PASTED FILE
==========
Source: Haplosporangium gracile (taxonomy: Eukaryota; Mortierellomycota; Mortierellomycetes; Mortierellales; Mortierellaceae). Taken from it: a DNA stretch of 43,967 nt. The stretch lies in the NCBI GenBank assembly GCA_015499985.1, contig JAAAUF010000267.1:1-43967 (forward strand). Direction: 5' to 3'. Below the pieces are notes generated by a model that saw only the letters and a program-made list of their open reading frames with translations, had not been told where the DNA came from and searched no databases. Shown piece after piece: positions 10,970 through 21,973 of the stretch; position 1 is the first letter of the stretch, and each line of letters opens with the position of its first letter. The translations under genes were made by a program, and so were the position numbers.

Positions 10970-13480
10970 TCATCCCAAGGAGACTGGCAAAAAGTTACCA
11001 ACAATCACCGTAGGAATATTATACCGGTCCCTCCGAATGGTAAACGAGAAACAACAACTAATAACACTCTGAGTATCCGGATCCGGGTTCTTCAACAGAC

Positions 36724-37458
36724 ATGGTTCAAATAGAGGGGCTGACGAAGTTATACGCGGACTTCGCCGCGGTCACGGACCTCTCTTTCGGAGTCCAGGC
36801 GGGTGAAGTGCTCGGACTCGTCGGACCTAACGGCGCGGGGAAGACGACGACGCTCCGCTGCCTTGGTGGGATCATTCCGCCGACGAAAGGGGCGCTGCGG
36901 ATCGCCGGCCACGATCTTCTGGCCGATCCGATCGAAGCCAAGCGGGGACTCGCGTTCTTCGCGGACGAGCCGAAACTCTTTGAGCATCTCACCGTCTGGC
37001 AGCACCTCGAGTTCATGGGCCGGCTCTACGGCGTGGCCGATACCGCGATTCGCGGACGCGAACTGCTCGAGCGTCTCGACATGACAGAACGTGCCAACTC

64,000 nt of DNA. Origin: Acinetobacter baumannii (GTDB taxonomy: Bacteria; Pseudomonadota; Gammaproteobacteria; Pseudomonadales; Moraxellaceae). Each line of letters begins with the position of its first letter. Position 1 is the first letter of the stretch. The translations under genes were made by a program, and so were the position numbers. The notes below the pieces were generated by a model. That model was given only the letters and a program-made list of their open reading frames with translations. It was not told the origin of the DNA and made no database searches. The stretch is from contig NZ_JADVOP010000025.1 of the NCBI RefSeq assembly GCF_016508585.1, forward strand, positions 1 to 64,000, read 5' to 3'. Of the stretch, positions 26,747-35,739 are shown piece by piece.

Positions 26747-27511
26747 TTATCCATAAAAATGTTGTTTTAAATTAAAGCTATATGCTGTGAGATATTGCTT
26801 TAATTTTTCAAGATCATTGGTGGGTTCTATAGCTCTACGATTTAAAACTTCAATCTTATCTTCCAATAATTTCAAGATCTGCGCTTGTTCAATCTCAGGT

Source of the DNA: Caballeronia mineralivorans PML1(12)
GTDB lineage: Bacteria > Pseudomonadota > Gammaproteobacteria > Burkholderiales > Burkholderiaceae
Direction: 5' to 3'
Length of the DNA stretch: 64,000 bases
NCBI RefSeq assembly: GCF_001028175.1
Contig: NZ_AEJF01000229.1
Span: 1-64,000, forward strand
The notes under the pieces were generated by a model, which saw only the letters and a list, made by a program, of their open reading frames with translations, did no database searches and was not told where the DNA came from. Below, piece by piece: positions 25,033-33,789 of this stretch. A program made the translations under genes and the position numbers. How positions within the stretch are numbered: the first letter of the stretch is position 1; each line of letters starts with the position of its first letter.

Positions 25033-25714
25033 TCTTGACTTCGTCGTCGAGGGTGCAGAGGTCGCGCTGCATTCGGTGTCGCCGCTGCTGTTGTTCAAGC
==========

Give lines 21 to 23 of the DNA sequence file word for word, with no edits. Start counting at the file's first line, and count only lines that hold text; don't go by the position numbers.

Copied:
The notes under the pieces were generated by a model, which saw only the letters and a list, made by a program, of their open reading frames with translations, did no database searches and was not told where the DNA came from. Below, piece by piece: positions 25,033-33,789 of this stretch. A program made the translations under genes and the position numbers. How positions within the stretch are numbered: the first letter of the stretch is position 1; each line of letters starts with the position of its first letter.

Positions 25033-25714
25033 TCTTGACTTCGTCGTCGAGGGTGCAGAGGTCGCGCTGCATTCGGTGTCGCCGCTGCTGTTGTTCAAGC